What is the name of your state (only U.S. law)? TX
Can an employer require the employee to use both PTO and FMLA when they are absent due to the illness/issue for which the FMLA is approved? The policy at work states that if you use FMLA and have PTO on the books you must use it, but doesn't actually say if you use PTO you must also use FMLA.
Furthermore, when returning to work from time off for sickness, policy requires the employee to completing a form not just showing the hours off but also detailing the medical reason why.
Lastly, can they require you to apply for FMLA just because you've missed two days (regardless of how far apart) for the same illness?
If you, the employer, and the illness all qualify for FMLA, the employer MUST apply it, regardless of whether or not PTO is used. Even if you don't ask for it or want it, it is your legal right and there is no advantage to NOT using it.
The employer can ask for any info it wants. They can also require that a doctor certify you fit for duty and non-contagious before allowing you to return after you are sick.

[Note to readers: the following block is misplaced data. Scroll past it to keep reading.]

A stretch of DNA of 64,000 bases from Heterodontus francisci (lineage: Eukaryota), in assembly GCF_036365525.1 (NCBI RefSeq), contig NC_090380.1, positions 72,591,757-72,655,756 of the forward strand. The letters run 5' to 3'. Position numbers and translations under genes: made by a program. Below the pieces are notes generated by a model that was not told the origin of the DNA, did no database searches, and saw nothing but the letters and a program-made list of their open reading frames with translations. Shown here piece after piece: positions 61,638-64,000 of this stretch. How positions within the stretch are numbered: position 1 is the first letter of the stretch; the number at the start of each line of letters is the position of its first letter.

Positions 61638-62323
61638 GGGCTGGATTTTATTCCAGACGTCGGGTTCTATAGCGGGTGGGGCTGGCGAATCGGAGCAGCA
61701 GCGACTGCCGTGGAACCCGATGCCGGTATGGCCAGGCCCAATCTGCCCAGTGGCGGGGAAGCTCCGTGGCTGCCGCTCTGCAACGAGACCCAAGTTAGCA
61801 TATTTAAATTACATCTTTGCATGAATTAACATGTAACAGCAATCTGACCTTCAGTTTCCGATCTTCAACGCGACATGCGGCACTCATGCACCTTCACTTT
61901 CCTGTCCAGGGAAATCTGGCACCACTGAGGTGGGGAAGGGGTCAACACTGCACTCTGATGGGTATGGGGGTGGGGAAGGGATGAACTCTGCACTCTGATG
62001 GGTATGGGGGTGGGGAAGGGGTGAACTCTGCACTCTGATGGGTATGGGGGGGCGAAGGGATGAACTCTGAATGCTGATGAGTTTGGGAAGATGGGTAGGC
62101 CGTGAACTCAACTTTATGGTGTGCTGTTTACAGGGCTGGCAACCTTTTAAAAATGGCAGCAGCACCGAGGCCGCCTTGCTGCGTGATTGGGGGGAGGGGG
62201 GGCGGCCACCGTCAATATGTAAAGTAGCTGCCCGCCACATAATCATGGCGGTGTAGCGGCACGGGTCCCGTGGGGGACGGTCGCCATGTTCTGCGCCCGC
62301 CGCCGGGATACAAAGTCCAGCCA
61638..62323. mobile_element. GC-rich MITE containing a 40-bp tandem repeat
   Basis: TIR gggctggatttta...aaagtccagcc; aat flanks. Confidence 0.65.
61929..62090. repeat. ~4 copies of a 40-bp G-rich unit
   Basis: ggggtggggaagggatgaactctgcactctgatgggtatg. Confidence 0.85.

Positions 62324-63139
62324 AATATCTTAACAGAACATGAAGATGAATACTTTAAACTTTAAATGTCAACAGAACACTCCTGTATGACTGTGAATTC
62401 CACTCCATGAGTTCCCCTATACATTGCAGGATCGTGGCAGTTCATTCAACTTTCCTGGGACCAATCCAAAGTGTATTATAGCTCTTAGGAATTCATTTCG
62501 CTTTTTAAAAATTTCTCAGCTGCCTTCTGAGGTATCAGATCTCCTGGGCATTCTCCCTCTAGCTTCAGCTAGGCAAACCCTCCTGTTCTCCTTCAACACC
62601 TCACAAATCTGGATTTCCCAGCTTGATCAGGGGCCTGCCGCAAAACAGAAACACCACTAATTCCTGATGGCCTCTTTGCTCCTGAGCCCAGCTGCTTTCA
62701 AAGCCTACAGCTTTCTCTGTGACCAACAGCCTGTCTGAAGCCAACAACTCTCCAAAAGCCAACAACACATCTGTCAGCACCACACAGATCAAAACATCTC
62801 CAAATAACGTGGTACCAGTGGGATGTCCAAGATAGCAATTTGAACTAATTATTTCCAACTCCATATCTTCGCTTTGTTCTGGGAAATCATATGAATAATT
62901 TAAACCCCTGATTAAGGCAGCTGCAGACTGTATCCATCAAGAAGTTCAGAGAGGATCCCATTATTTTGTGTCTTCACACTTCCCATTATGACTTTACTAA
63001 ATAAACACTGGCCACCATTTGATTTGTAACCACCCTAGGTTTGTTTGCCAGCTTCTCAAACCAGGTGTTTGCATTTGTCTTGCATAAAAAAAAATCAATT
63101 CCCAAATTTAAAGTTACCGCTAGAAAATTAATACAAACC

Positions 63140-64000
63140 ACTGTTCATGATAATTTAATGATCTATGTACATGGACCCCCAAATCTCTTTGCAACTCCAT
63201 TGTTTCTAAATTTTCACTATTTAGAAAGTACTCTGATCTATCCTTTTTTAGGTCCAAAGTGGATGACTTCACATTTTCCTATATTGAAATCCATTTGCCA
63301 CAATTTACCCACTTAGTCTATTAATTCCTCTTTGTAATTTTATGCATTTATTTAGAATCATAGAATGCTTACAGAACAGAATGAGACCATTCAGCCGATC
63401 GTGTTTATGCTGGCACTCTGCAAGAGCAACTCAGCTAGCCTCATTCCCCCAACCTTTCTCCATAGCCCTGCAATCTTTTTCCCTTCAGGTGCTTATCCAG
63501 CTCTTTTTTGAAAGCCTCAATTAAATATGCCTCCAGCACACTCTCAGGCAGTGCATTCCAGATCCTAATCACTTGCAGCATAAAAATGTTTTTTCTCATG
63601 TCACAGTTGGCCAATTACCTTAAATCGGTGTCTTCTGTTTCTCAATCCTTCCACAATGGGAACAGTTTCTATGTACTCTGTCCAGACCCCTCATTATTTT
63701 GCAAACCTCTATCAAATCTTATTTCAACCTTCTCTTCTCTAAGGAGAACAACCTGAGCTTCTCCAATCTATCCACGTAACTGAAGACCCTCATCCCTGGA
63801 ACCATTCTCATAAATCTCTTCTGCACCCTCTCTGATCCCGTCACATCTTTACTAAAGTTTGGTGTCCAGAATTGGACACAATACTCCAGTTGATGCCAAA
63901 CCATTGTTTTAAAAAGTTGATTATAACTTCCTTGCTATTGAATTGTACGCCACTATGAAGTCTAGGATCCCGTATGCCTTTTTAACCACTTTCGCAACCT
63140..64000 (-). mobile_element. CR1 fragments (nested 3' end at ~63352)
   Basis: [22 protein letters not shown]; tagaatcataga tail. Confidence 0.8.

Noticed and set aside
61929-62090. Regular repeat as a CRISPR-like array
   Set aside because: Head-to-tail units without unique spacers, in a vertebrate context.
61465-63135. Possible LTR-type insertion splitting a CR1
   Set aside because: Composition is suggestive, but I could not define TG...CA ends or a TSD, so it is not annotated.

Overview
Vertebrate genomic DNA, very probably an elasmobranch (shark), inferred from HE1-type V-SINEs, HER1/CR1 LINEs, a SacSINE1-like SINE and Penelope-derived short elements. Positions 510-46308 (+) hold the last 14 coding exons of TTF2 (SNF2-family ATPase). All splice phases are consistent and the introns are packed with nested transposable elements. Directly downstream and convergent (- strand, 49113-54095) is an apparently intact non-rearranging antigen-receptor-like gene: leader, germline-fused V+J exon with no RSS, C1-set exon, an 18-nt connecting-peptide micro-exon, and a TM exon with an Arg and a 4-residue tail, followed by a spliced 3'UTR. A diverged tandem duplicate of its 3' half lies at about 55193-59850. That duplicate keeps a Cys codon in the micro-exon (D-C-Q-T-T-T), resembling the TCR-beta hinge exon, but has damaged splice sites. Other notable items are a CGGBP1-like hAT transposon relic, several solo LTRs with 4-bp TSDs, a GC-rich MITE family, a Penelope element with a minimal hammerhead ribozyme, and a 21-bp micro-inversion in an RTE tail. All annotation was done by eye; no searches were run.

It just feels as though they are "double-dipping". I always (mis)understood FMLA to kick in after PTO was exhausted.
Given the liberal available PTO (state employee) it is quite possible to use all of the FMLA on doctor's visits and the like, then find oneself unemployed because they are out of PTO and FMLA and now in the hospital.
You are incorrect. FMLA runs concurrently with PTO, disability, or any other type of paid leave. It is separate. FMLA protects your job, PTO pays you while you are out of work.
FMLA should NOT be used for doctors appointments which are NOT relating to a serious medical condition. If you take a day off for an annual physical, that would not qualify for FMLA. But pretty much any illness which keeps you out for more then a day or 2 would qualify.
If you are really using 12 weeks worth of doctors appointments in a year, you must have a serious health condition being monitored.
The law specifically and by statute allows the employer to require any form of paid leave, including PTO, to run concurrently with FMLA. You do not get to use your PTO and then get an additional 12 weeks of FMLA on top of that.
However, while the employer can require that you use PTO any time you are using FMLA, the employer cannot require that you use FMLA any time you use PTO. If you, the employer, and the medical condition all qualify for FMLA, the employer MUST apply FMLA protections (with limited exceptions); if you, the employer and the medical condition do not all qualify for FMLA, the employer MAY NOT apply FMLA. And if the absence is not related to a medical condition (of either the employee or a qualified dependent) then FMLA does not come into the story at all.
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